Quality light from either side makes all the difference in helping to create a great image. I love the backlight illuminating this barn owl in flight.
Page 347 – Beluga whales in Hudson Bay
Belugas are challenging to capture. This image is unique for the ability to see the animals so well. I love the pod’s formation and the rock colors beneath the water.
Page 342-343 – Leopard Seal attack
Art’s vision as an artist is his greatest strength, but he’s equally adept at capturing decisive moments. These slices of an animal’s life are often more journalism than art. This image of a Leopard Seal in full attack mode is a once-in-a-lifetime event.
Page 232 – Animals of the Namib Desert
The large image of the Peringuey’s adder is simply stunning. It’s such a beautiful example of camouflage. Namib-Naukluft National Park, Namibia
Page 294 – Chital, Pench National Park, India
This image is so soft and evocative. I love the dusty atmosphere with the small Chital in the left corner.
Page 286 – Underwater sea creatures
This page was a big surprise. I had no idea Art shot such beautiful and technically perfect underwater images. Underwater photography is substantially more complex than above-water photography. The lighting in underwater work is much more time-consuming, with technical skills few are willing to master.
Introduction Page – Gemsbock with other antelope
Once again, Art’s impressive panning technique accentuates the art in nature.
Page 194 – Black Crowned Cranes, Chad
Nothing beats a great sunrise or sunset unless you can get birds flying through it.
Lighting can be so important in a great photograph. These images of Gemsbok in Namibia are perfect examples of impressive lighting. Not all photographers get the idea of side and backlight.
My only minor critique
My only critique of this marvelous book is the publisher’s desire to overprocess the colors on some of the pictures.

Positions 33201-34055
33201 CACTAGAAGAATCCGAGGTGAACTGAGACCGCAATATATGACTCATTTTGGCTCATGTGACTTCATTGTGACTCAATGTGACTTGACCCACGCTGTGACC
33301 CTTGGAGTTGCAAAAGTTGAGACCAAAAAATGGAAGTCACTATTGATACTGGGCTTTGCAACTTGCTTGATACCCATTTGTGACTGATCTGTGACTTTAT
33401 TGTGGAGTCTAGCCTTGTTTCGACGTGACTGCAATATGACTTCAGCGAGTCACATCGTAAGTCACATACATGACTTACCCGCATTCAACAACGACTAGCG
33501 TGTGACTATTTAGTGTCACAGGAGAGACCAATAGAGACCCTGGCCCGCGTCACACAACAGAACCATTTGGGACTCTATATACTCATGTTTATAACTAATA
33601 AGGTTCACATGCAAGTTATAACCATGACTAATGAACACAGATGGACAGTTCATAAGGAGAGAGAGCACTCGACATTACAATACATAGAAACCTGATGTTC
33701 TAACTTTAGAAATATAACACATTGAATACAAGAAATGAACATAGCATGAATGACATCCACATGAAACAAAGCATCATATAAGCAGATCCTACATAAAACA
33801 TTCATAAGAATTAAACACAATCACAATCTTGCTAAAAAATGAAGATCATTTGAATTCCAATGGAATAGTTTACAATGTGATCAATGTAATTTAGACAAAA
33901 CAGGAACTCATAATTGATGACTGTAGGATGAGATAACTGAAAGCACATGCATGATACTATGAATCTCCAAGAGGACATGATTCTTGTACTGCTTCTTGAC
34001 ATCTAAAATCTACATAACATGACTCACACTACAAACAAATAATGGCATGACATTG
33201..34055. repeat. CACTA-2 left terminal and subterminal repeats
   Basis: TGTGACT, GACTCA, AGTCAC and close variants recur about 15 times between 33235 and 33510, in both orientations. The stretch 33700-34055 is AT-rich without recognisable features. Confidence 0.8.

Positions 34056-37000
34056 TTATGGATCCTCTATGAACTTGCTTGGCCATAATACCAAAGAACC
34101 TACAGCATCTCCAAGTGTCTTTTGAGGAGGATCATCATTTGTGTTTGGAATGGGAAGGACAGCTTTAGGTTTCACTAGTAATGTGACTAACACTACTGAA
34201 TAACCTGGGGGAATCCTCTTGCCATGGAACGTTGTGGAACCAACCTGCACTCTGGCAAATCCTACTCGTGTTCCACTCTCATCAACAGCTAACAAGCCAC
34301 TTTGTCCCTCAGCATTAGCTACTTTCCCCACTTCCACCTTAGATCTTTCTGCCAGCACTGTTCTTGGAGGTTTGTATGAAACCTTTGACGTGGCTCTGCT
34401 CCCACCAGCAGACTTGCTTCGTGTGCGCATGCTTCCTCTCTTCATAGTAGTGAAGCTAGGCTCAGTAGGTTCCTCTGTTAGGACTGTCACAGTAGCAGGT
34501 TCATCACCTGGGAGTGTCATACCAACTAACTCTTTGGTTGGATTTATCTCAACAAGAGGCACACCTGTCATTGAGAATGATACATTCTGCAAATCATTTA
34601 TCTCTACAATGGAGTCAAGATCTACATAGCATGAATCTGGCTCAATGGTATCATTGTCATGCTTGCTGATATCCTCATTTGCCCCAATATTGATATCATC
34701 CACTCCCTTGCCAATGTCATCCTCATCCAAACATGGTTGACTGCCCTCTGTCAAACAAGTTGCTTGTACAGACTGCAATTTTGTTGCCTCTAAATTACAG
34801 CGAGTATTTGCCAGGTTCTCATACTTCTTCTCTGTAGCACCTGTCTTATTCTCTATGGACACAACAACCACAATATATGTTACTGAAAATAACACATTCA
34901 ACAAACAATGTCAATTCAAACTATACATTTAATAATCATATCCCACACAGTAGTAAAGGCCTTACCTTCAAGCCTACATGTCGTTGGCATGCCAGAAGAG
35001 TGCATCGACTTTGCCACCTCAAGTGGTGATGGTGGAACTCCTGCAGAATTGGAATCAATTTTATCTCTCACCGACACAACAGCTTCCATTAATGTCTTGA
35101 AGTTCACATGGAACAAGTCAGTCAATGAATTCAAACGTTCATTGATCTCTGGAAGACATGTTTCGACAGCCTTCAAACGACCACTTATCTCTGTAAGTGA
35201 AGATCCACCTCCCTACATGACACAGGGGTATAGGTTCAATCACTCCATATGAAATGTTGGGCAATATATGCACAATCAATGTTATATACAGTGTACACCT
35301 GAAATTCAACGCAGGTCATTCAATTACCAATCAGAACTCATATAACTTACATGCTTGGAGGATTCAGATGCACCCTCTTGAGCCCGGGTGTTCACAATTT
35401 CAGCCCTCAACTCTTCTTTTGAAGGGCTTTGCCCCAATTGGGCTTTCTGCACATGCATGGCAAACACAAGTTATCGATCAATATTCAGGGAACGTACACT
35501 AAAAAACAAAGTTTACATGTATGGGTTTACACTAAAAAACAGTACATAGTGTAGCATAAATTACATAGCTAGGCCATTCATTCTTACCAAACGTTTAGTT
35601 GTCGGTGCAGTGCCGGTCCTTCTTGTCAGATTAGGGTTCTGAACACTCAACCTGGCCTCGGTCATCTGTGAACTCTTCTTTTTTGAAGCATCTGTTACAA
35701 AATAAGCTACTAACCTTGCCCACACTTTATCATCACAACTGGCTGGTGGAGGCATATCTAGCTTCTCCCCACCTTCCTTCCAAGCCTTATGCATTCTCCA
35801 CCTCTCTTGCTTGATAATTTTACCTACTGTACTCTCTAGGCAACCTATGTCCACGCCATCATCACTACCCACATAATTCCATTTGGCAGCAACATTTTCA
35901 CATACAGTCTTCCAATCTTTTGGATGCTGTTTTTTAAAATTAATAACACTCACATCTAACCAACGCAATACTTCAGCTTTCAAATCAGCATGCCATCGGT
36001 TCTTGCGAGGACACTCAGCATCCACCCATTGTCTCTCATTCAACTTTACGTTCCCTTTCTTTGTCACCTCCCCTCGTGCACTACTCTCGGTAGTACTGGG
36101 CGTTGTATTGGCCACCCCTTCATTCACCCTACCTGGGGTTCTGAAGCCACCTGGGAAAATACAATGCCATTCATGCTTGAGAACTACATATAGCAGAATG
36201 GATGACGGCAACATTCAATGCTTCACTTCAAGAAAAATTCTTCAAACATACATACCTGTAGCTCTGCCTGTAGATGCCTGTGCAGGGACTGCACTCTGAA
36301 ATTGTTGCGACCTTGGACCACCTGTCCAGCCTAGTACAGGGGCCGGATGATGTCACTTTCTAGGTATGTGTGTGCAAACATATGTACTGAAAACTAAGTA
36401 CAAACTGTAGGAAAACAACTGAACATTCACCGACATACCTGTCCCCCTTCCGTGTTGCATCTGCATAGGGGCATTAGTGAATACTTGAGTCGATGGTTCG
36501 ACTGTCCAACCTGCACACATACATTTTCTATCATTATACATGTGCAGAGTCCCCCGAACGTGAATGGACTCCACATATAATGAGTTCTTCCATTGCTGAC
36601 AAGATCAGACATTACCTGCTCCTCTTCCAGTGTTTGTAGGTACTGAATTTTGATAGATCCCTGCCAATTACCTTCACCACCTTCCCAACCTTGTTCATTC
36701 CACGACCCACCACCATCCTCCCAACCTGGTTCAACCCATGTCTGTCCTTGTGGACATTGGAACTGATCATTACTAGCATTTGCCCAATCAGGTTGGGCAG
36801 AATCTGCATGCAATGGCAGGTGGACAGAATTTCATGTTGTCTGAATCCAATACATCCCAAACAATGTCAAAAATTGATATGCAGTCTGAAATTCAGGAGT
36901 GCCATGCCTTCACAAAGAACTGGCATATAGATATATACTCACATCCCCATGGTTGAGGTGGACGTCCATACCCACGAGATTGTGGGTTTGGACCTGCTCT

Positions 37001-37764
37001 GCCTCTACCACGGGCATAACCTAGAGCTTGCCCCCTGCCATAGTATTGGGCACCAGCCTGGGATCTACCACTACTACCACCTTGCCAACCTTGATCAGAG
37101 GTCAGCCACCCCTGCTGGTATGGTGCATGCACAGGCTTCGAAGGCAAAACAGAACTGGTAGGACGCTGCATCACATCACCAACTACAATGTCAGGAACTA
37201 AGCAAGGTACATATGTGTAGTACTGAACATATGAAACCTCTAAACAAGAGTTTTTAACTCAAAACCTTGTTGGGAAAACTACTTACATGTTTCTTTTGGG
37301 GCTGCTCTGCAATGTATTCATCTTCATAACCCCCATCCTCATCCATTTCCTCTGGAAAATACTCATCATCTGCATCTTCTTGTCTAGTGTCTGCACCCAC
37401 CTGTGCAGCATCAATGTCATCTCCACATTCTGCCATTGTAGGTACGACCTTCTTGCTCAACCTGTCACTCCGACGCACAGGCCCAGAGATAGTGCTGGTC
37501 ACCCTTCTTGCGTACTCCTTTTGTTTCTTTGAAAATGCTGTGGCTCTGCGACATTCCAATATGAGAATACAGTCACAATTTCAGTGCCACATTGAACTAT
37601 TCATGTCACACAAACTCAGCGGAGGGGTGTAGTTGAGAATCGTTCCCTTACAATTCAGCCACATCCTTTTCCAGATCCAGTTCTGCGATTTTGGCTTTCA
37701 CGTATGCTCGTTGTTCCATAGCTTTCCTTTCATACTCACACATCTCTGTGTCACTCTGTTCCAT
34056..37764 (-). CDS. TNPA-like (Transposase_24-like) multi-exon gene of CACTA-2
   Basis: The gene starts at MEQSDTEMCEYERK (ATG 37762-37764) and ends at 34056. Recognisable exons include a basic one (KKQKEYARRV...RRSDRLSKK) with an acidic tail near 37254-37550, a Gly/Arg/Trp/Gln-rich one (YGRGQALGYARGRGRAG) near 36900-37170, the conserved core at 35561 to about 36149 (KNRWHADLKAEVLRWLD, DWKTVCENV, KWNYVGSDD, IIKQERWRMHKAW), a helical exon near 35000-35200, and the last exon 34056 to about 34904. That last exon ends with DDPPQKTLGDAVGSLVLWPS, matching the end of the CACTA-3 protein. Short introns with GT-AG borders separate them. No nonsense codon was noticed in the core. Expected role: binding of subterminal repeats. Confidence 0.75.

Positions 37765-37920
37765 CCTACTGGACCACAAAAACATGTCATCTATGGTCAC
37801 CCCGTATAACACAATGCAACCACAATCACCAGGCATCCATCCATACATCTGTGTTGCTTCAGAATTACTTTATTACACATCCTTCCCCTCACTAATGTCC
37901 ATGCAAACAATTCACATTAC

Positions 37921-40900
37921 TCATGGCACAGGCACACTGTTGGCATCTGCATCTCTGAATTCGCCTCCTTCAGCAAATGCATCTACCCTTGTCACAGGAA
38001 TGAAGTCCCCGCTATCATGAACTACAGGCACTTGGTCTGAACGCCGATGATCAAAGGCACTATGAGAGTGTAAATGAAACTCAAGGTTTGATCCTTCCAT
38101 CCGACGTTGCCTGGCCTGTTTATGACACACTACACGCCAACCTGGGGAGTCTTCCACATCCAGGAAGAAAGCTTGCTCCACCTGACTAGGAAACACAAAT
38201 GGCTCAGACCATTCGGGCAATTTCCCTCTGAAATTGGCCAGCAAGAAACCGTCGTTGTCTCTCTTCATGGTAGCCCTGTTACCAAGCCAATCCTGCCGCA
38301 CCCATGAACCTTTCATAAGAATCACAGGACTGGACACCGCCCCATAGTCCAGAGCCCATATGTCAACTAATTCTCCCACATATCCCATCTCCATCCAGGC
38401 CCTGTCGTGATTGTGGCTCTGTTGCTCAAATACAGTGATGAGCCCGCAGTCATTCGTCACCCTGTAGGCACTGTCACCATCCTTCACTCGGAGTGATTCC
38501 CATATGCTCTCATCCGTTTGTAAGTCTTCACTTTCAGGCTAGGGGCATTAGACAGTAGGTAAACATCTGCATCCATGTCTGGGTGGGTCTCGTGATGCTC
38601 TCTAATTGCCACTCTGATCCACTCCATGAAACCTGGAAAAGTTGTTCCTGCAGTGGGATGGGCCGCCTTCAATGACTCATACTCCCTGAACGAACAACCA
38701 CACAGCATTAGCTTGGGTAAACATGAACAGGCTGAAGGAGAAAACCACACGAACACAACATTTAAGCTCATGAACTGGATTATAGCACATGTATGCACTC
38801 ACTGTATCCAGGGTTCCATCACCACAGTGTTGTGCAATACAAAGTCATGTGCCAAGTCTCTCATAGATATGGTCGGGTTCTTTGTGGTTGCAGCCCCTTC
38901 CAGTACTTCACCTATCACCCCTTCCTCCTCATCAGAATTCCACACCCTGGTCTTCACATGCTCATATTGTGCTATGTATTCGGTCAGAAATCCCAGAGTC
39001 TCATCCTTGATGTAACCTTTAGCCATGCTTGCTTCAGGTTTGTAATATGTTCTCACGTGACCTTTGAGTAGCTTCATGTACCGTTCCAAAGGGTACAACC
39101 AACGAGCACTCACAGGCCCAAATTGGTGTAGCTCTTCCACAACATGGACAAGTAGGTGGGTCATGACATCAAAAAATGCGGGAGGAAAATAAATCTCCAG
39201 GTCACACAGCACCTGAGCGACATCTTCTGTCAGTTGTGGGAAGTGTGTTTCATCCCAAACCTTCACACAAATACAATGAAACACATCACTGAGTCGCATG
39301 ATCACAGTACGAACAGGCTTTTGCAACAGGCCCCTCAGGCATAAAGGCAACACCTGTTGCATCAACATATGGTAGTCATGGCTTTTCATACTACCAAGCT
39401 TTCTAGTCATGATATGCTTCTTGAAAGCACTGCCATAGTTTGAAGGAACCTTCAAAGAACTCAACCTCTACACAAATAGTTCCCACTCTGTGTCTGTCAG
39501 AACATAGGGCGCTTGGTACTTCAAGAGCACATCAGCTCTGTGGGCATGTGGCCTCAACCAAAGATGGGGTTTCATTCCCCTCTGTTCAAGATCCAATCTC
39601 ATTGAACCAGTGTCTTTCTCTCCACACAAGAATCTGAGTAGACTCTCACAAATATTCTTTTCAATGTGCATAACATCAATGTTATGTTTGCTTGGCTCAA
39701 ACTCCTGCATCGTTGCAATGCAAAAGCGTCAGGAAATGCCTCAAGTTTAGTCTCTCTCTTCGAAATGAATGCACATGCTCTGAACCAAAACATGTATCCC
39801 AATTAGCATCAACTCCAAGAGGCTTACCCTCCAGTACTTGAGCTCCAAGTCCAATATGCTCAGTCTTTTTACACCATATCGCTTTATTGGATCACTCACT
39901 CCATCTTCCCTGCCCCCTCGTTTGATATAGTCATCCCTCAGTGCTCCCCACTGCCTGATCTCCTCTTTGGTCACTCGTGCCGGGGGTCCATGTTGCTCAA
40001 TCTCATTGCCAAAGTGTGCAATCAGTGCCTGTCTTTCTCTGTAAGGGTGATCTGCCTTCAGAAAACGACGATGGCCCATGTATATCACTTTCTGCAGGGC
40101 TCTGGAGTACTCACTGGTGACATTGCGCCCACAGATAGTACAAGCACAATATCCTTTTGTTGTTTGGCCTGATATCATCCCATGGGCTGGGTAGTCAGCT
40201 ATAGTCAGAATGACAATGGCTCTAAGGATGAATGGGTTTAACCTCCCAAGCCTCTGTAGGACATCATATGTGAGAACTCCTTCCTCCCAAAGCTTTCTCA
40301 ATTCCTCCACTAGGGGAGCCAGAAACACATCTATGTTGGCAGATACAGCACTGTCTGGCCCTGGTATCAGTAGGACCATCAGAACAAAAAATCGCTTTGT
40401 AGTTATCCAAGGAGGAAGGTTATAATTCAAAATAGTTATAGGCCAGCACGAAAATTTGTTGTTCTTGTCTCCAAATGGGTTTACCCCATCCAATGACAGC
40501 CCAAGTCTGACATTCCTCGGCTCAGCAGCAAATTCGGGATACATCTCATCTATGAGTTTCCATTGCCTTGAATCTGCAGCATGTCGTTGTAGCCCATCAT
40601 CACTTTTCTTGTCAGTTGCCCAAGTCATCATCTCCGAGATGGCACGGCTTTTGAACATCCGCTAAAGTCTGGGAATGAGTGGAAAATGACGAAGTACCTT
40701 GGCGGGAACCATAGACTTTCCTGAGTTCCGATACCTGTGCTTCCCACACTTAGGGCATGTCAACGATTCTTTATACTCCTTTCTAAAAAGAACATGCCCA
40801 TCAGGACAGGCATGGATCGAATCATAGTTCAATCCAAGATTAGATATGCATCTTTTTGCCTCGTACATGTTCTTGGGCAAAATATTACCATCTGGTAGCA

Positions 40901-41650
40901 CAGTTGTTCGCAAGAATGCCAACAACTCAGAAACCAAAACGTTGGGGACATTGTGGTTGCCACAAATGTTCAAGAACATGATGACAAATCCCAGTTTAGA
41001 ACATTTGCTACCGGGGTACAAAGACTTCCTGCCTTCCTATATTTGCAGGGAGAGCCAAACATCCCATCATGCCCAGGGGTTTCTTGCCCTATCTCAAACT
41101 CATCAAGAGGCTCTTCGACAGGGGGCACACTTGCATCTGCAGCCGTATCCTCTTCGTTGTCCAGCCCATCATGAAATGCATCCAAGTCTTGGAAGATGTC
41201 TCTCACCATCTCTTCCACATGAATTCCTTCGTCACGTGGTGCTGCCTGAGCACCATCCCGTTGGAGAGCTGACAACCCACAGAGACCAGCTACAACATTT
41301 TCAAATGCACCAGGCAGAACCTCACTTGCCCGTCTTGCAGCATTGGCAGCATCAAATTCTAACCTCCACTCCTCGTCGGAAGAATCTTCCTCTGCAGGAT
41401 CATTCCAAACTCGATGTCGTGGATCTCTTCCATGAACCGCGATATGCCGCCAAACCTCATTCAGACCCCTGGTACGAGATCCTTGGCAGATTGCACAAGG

Take, for example, page 256, the image of the Dolphin gulls. These birds’ beaks seem overly saturated. All four of the images on Page 254 are also what I call overcooked. Some may think I’m too picky, but I see so many over-processed images in today’s social media channels.
Colors that go beyond what the natural scene actually looked like. A few of Art’s pictures look like the publisher felt they had to compete with the amateurs who regularly overprocess their images. Digital cameras make it so easy to overprocess, and I can understand how publishers could be inspired to follow the crowds on social media. But it’s my humble opinion that Mother Nature is vibrant enough on her own.
On the other hand, examples of what I consider to be accurate color representations appear on pages 226, 232, and 234, as well as the vast majority of all the other photos in the book.
I only mention this due to my desire for books to retain the reality they’ve typically been known for. The beauty of an image in a book, especially the ones depicting nature, has generally been a refuge from the fake reality of the computer screen. It would have been appreciated to see the publisher not go so overboard on some of the colors. Reality is so important in today’s world of over manipulated everything.
Wild Lives is an impressive compilation of Art Wolfe’s fantastic journey for nearly 60 years. It’s stuffed with gorgeous pictures portraying the beauty of the wild animals we share this planet with. This publication is truly one of a kind. I’ve never seen anything like it. It certainly would be a unique gift beneath the Christmas tree this year.
Editorial Note: All photos are copyrighted by Art Wolfe and used here with permission.